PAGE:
On July 19, the 9/11 Memorial & Museum welcomed 17 visiting teenagers affiliated with the “Faces of Hope” project, which tracks the unfolding lives of children born on Sept. 11, 2001, in all 50 U.S. states. The teenagers and their caregivers placed flowers at the names on the North Pool before touring the Museum.
Faces of Hope is an ongoing documentary project conceptualized by Christine Pisera Naman, whose own son, Trevor Sami Naman, was born on Sept. 11, 2001.
Following the 9/11 attacks, Naman grew concerned about the fates of all newborns emerging into the world that Tuesday, knowing that their birthdays would be linked forever to the attacks. Burdened with a notorious birthday, how would they navigate forward with optimism in a world marred by terrorist extremism and mass violence?
The resulting profile took form as a book titled "Faces of Hope," which was published on the first anniversary of the 9/11 attacks, in 2002. "Faces of Hope, Ten Years Later," featured updated portraits, drawings, reflections and aspirations of the children, who were then third and fourth graders.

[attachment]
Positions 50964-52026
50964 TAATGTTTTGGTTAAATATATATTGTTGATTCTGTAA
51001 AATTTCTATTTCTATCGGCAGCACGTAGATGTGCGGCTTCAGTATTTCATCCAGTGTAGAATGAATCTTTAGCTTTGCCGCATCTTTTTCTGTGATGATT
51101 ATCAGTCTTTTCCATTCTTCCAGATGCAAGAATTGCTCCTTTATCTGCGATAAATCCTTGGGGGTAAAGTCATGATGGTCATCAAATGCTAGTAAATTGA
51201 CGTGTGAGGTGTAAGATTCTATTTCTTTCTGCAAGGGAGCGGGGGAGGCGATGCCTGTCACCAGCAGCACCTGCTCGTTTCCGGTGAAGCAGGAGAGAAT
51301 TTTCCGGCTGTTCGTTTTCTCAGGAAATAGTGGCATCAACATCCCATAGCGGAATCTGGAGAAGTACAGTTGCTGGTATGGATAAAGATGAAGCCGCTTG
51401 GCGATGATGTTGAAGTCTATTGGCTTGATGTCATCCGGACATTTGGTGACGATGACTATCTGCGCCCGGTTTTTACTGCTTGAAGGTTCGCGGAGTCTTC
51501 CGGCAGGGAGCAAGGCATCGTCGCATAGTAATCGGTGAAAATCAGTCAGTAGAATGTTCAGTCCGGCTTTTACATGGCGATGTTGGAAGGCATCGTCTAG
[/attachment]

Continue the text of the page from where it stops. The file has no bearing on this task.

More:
Several of the teenagers and their families had visited the 9/11 Memorial previously for the 10th anniversary of 9/11, which had been newly dedicated. Now on the cusp of adulthood, the "Faces of Hope" portraits were updated once more with selections of original poetry, essays and letters by the teenagers expressing their views about 9/11 and other musings about life.
Earlier this summer, Christine Naman donated the full longitudinal archive of Faces of Hope, including the portraits, essays and artwork, to the permanent collection of the 9/11 Memorial Museum.
By 9/11 Memorial Staff